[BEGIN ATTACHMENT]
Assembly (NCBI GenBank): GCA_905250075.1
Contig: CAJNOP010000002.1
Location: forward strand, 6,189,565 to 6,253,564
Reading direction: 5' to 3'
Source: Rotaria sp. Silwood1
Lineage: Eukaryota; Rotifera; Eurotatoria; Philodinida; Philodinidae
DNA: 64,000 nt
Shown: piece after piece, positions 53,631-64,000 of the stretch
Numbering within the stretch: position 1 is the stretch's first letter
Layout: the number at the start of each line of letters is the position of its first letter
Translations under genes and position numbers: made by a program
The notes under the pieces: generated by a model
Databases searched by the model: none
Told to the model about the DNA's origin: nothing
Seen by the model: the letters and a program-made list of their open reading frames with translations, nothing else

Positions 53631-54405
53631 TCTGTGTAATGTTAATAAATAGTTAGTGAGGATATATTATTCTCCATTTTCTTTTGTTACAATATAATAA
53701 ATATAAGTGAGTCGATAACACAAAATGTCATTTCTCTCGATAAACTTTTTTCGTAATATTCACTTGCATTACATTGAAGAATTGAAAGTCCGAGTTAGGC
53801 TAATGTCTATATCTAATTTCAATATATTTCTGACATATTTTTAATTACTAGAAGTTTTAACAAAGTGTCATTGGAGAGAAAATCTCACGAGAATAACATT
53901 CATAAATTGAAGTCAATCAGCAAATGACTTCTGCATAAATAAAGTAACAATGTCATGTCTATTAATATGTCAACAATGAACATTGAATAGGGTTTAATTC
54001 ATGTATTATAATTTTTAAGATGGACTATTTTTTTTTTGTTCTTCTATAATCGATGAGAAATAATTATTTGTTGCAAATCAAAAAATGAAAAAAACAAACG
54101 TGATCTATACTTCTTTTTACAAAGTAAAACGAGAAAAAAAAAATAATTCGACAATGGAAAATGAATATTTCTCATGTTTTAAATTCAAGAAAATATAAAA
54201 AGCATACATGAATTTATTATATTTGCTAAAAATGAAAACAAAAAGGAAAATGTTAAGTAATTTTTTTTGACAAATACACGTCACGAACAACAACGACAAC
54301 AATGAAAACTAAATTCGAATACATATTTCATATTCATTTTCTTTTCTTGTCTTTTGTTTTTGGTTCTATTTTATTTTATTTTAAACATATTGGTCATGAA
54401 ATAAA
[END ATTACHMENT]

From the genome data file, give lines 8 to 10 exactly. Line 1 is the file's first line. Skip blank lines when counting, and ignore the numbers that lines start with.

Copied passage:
Shown: piece after piece, positions 53,631-64,000 of the stretch
Numbering within the stretch: position 1 is the stretch's first letter
Layout: the number at the start of each line of letters is the position of its first letter